Tuesday, September 04, 2012
The Color Run is pretty, but also an organizational mess
This "before" photo is the only picture Misty and I have from The Color Run. We'd been looking forward to the race for months, and I'd been so concerned about how we were going to get pictures of ourselves covered in color, but in the end it was raining so much during the event that I was afraid to take my camera out of the Ziploc bag I had it sealed in.
In the picture we appear to be having a good time, but I only wish that were an accurate representation. In reality, it was mostly a miserable experience. The rain surely contributed to that, but it wasn't the only factor.
The worst part was that Misty ran the race in pain. She'd woken up saying that it felt like she was dragging her eyelid over crushed glass, and she wasn't sure if she'd scratched her cornea or had a severe case of dry-eye. Running through clouds of powdered corn starch probably didn't help her eyes any.
Then, of course, there was the rain. We were drenched before the race even began, and the rain didn't let up the entire time we were there. We were cold from being wet, and our shoes made squishing noises as we walked.
Speaking of walking, that was the pace for much of the "race." It was so crowded and full of people who weren't there to run that it was impossible to run, ourselves. To be fair, the event prep material made it clear that this was not a timed race, that many people walk it, and that the crowds tend to bottleneck and slow to a crawl at the color stations. That was all true. But the prep material had also recommended that those who planned to walk or push strollers start toward the back. Few heeded this suggestion, giving the whole course a stop-go-stop-go pace. Worse, many people ran with umbrellas, paying no attention to who was around them and poking other runners in the face.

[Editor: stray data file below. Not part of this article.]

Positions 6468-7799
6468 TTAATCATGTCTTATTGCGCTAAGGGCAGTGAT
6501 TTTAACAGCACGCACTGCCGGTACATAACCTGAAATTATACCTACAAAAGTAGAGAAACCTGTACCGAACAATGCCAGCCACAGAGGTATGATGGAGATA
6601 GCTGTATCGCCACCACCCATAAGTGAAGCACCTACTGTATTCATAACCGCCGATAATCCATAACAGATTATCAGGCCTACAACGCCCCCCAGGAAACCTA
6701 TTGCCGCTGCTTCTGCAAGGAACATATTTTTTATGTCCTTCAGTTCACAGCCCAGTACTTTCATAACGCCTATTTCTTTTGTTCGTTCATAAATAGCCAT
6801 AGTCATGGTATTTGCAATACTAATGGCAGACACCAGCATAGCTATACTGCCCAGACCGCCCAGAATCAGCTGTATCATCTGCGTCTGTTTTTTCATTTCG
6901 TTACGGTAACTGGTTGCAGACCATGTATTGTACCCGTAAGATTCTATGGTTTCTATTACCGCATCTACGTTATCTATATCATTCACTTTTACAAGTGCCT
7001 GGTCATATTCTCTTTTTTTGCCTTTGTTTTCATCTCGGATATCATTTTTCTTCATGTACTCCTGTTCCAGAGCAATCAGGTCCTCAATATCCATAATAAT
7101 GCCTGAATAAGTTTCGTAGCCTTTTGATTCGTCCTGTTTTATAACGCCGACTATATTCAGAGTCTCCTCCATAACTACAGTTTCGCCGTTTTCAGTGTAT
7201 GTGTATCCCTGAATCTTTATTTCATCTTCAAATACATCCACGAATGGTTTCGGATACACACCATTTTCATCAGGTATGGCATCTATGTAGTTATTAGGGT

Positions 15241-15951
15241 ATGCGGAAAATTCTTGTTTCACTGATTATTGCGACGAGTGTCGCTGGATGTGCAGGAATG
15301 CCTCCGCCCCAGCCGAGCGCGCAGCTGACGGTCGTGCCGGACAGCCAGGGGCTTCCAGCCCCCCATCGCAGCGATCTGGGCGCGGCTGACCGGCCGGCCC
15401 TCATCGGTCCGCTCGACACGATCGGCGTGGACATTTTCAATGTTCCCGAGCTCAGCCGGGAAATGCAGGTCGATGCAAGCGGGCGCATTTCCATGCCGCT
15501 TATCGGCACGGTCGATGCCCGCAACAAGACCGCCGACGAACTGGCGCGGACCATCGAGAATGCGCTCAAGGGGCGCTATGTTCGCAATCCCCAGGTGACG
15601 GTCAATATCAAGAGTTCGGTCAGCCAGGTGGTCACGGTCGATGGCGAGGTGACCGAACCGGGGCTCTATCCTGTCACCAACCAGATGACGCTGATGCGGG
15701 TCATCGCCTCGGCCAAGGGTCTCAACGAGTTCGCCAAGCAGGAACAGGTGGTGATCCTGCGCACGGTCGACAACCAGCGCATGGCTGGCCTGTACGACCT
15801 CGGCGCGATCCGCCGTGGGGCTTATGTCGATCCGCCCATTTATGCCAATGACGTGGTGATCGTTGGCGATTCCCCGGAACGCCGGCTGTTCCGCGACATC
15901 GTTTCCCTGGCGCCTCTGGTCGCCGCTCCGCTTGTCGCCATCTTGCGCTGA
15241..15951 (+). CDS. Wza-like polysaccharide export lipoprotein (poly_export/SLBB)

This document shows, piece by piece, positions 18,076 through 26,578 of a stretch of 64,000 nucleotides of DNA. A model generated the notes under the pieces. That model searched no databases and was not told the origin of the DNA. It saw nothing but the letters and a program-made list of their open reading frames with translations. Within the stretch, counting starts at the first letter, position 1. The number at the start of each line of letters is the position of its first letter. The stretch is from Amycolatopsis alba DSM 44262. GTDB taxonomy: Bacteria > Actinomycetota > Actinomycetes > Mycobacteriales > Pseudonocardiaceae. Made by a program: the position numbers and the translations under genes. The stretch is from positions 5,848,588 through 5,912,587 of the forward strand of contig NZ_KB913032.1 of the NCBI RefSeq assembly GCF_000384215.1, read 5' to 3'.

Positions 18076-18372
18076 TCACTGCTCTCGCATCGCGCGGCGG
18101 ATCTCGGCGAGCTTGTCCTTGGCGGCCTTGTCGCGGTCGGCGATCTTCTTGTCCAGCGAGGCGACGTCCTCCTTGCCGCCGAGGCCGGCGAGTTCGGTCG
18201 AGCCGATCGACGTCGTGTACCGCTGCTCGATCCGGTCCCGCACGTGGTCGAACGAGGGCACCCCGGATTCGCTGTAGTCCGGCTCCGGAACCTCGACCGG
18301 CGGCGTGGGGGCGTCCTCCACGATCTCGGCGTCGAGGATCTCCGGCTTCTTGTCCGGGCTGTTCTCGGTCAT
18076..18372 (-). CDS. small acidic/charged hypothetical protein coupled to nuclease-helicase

But The Color Run itself was just not a well organized event. Our team couldn't figure out how to get into the starting corral, and there was no direction on how to do so. We couldn't hear the announcer until we actually made it into the corral, and when we found that he was throwing T-shirts and Frisbees down into the crowd of runners. When I'm about to run, I really don't want something to carry for the next 3 miles. I also don't want to be hit in the face with a Frisbee. But we already had something to carry -- our personal packets of color powder that we were expected to throw at the end of the race. Why not give these out to runners as we crossed the finish line?
Since the race started about 30 minutes late, the runners in the corral were getting irritated. We were cold and wet, and people were chanting "Start the race!" Perhaps out of boredom, or maybe in protest, people began throwing their color packets in the air early. Even through we couldn't understand the announcer, it was clear that the event team didn't want this to happen. You're supposed to save your color packet for the end where everyone throws them in unison, creating a huge rainbow cloud. But the color throwing increased more and more until they finally let the race begin.
When it was over, runners were handed a granola bar -- the most pitiful post race food offering I've seen at an event. Still there was little organization letting people know where to go for the mass color-throw, and runners were tossing their packets at random. Misty and I decided not to stick around and headed back to the car to finally escape the rain.
One good thing is that I did end up getting completely saturated in color, as is the point of the event. My previously-white T-shirt turned out nicely, and my neck and chest are still stained blue. I wish we'd gotten a picture of Misty and me post-race (The Birmingham News posted a very cool Color Run photo gallery).
I wanted to enjoy The Color Run -- I really did. Other people clearly enjoyed it more than me. If it hadn't been raining, or if Misty's eye hadn't been causing her so much pain, we probably could have overlooked the event's disorganization and just enjoyed it for what it was. It's not a really race, but a chance to have fun making a beautiful mess with 10,000 other people. Given the chance to do it again though, I'm not sure I would.